Ward said that the Enterprise Center’s kitchen is currently full. It has seven tenants, all of whom use the space for varying amounts of time based on their needs.

Ward said that the center asks for six-month commitments in its rental agreements, but it offers four packages of 10 to 50 hours a month.

The kitchen is 895 square feet. It has three refrigerators, three freezers, pantry storage, baker’s station, ice machine and a dishwasher. Cooking equipment includes a six-burner range, a deepfryer, a double convection oven and a 40-quart mixer. The center offers storage space, pots and pans and other equipment. It also supplies some basic pantry items such as flour, oil and salt. It even takes care of the heavy-duty weekly cleaning.

A nice perk is that the center coordinates food orders from such major distributors as Sysco or US Foods — and doesn’t take a markup or fee. That can be a boon for small businesses who otherwise don’t buy enough to deal with a large wholesaler and get wholesale prices.

“We’re making it as easy as possible,” Ward said. “We want them to be successful.”

Tenants include Camel City Catering and Café, a new business that is using the kitchen while it waits to get its own café kitchen. “We’re using the Enterprise Center as our incubator,” said David Foster, a co-owner of Camel City. “This allows us to work while we find our own location.”

Delicious by Shereen is a catering company run by Shereen Abdelfattah, an Egyptian immigrant. Abdelfattah’s employs refugees to help give them financial stability while offering the public authentic ethnic food from the Mediterranean and elsewhere. Other businesses include LeanBack Soul Food, Flava Catering, Superior Catering and Events, Defining Desserts and Shana Hauser Faison (the owner of Rosy Bloom’s Collard Greens, who uses it for her separate catering business).

“They all have their unique stories,” Ward said.

Suzette Marot of Defining Desserts, who makes single-portion cakes, said she was looking for a place for a long time. “I would look online and see places in Charlotte but never Winston. I was kind of frustrated,” she said.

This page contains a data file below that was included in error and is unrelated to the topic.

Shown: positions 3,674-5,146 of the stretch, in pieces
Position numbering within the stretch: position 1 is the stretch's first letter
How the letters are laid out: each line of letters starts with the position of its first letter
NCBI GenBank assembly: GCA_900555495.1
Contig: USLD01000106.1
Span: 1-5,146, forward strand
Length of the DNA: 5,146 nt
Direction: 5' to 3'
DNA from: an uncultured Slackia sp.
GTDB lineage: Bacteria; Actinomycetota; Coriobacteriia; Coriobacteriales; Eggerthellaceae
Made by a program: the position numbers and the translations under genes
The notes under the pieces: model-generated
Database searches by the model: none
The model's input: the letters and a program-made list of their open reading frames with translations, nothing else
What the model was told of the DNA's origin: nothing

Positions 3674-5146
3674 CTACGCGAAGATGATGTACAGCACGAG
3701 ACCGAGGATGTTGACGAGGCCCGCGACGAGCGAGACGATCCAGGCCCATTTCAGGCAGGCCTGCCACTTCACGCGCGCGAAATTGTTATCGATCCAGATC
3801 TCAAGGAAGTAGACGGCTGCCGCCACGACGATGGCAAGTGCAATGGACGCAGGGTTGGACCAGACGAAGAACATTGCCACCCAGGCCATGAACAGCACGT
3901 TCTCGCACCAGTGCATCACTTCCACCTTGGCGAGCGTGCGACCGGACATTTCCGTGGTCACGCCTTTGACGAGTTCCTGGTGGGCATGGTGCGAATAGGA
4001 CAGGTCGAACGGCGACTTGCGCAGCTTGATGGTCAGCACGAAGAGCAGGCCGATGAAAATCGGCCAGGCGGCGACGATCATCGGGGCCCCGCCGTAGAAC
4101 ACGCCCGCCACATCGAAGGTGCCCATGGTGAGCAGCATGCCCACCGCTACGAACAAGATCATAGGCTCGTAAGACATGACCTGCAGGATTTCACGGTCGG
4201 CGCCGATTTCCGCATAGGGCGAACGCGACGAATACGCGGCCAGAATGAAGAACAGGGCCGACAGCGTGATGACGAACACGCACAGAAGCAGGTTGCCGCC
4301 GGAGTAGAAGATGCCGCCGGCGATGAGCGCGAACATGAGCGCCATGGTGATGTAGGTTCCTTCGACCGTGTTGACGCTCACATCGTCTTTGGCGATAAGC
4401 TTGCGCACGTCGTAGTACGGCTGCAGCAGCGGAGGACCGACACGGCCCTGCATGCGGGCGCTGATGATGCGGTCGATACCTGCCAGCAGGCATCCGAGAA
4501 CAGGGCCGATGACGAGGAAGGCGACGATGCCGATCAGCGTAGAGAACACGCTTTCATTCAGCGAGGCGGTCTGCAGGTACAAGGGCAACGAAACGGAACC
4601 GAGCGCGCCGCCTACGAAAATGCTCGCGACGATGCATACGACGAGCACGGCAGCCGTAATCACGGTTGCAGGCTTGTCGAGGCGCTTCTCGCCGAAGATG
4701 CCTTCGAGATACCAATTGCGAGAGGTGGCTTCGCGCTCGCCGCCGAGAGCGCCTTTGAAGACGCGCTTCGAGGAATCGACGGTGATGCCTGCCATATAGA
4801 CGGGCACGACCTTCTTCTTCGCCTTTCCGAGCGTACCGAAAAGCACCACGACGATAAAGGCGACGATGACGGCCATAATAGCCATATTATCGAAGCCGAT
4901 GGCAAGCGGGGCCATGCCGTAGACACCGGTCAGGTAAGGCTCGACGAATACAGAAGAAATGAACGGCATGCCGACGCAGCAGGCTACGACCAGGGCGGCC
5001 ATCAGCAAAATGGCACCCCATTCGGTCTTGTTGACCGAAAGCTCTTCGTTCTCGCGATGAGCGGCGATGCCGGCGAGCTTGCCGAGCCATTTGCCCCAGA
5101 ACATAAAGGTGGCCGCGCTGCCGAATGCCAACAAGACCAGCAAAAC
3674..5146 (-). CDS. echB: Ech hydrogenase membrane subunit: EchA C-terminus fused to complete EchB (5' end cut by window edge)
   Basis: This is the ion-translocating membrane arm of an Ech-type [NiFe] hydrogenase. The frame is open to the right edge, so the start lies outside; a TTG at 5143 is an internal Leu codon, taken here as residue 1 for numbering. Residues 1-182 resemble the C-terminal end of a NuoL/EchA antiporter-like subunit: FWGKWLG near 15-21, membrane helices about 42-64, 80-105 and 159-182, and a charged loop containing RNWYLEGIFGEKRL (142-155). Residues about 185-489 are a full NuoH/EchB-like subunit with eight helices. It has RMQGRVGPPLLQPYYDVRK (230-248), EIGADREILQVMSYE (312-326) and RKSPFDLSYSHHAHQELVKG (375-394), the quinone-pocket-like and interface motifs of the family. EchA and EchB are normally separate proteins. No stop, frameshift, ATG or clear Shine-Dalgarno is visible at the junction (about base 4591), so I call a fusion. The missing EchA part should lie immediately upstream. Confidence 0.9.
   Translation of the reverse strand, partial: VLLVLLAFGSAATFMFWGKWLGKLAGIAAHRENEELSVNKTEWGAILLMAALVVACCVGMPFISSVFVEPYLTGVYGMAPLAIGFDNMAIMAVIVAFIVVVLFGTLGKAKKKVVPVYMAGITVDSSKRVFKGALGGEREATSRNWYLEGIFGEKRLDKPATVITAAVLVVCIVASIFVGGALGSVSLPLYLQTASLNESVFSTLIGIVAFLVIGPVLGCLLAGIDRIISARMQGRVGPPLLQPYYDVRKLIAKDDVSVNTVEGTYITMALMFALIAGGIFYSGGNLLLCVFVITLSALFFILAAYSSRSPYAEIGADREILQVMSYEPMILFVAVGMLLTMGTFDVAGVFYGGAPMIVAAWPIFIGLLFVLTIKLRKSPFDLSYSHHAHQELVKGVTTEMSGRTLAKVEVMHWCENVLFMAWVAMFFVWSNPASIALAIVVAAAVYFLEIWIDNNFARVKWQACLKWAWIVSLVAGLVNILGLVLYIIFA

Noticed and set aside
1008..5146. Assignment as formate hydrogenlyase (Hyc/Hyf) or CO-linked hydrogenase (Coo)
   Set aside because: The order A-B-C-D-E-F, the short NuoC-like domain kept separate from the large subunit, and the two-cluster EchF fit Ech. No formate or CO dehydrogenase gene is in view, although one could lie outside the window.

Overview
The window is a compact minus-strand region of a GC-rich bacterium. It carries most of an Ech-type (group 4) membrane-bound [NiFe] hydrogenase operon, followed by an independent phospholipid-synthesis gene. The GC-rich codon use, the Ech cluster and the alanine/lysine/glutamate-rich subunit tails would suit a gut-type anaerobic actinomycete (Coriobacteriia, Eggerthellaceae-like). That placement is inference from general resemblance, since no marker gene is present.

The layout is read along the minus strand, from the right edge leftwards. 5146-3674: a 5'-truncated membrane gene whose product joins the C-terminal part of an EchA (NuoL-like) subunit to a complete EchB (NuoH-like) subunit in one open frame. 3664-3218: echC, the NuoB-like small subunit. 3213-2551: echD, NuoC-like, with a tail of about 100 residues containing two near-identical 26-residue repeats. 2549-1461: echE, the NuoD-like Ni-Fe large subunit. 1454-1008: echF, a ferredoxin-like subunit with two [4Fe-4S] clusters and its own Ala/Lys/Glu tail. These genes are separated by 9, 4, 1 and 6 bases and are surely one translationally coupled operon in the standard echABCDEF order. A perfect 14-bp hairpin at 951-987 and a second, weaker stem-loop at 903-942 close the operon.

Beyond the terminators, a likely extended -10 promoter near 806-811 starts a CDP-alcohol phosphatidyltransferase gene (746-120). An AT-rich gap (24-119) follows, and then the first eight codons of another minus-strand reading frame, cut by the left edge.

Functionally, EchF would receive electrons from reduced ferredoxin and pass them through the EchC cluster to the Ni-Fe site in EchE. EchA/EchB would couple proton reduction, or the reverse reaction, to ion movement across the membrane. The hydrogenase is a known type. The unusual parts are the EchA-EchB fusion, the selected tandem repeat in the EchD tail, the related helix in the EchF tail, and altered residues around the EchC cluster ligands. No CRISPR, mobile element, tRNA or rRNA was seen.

Crissy Faison of LeanBack Soul Food said she was happy — and relieved — to rent space at the Enterprise Center. “It took me about a year to find a kitchen in this area. I had no idea it was going to be this hard,” she said.

Faison had moved to the Triad in 2017 from Durham, where she said such kitchens are more plentiful. “Winston-Salem is definitely behind other cities and needs to catch up,” she said.

The kitchen at the Enterprise Center is funded through grants from the City of Winston-Salem and the U.S. Department of Commerce.

The center offers more than just a kitchen. It also offers marketing and other help to get young, small businesses off the ground. “Telissa and Carol Davis (the executive director of the S.G. Atkins CDC) have been very supportive and helpful,” Abdelfattah said.

Tenants get preferred status for catering jobs in the center’s banquet room. Ward also said that the center plans to start a pop-up restaurant in April, maybe just once a week to start, for all the people who work in the building. “We’ve partnered with our community garden manager Kyle Ruth, and we want to be able to have farm-to-table from what’s planted in the garden,” Ward said.

Ward said the tenants will change as businesses grow and move to bigger spaces — and as they do, she will have room to take in new tenants. But she said right now there is definitely a need for more shared kitchens.

“The demand is so high right now,” Ward said. “We have a waiting list, and I get more calls all the time.”